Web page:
Campus cool

Even during the pandemic, there was a market for premium properties. In 2020, Union Investment secured “an exceptional property” at Neue Balan, a campus development in an up-and-coming area of Munich. By Christine Mattauch

High ceilings, attractive industrial heritage surroundings and the freedom to furnish as you please. Norbert Dobeleit had seen spaces like that in Berlin, but had searched in vain in Munich until he discovered the former Infineon site near Ostbahnhof station. “I was the first person crazy enough to move into Balanstraße,” says Dobeleit, who works as a presenter and film producer. That was 12 years ago, when people in the Bavarian state capital still turned their noses up at the rather rough-around-the-edges district.

Today, Neue Balan is a sought-after location – redeveloped, consolidated and authentic. The 8.5 hectare complex, featuring a 50-metre swimming pool, calls itself the Campus of Ideas. And Dobeleit? He’s still here. He has moved his company, Lucky7even, from one of the old buildings on the site into a new one, and now occupies 500 square metres instead of the previous 270. “It’s just cool here.” Campus properties, previously more associated with the US and UK, have gained in popularity in Germany in recent years. Not just with tenants, but also among investors. Borrowing from the university sphere, they seek to promote exchange and communication, which chimes with a working world where cooperation and networking are increasingly key.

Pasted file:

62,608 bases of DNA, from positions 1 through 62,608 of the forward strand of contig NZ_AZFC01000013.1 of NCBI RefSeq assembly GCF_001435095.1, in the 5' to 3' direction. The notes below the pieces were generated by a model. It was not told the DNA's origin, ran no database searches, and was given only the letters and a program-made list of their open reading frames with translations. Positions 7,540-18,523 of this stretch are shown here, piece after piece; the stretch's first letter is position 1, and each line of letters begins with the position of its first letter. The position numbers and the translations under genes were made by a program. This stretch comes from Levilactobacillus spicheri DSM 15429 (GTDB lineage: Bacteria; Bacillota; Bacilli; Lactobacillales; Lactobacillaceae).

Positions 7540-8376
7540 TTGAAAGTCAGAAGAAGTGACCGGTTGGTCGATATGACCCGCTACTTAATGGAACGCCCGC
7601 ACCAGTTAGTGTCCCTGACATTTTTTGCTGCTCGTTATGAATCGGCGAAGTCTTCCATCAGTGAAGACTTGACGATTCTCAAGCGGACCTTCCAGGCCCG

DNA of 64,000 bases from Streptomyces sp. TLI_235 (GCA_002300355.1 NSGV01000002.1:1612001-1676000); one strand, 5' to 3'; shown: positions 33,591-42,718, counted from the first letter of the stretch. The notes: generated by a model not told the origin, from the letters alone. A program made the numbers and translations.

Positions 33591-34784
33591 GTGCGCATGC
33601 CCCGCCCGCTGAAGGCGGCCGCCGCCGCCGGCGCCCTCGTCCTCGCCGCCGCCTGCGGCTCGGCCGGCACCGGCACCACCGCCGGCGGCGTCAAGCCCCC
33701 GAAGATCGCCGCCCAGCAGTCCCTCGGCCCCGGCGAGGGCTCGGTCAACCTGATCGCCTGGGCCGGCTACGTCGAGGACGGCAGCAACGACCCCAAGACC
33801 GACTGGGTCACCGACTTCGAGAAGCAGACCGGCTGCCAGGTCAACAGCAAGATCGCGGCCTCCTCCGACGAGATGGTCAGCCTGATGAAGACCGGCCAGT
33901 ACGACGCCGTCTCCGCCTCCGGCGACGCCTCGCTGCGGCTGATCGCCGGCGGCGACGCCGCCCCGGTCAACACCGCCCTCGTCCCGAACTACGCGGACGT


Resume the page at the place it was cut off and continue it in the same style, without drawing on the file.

The micro-location will be a major growth and innovation story over the next five to ten years. We specifically targeted our search in this area.
Alejandro Obermeyer Head of Investment Management DACH, Union Investment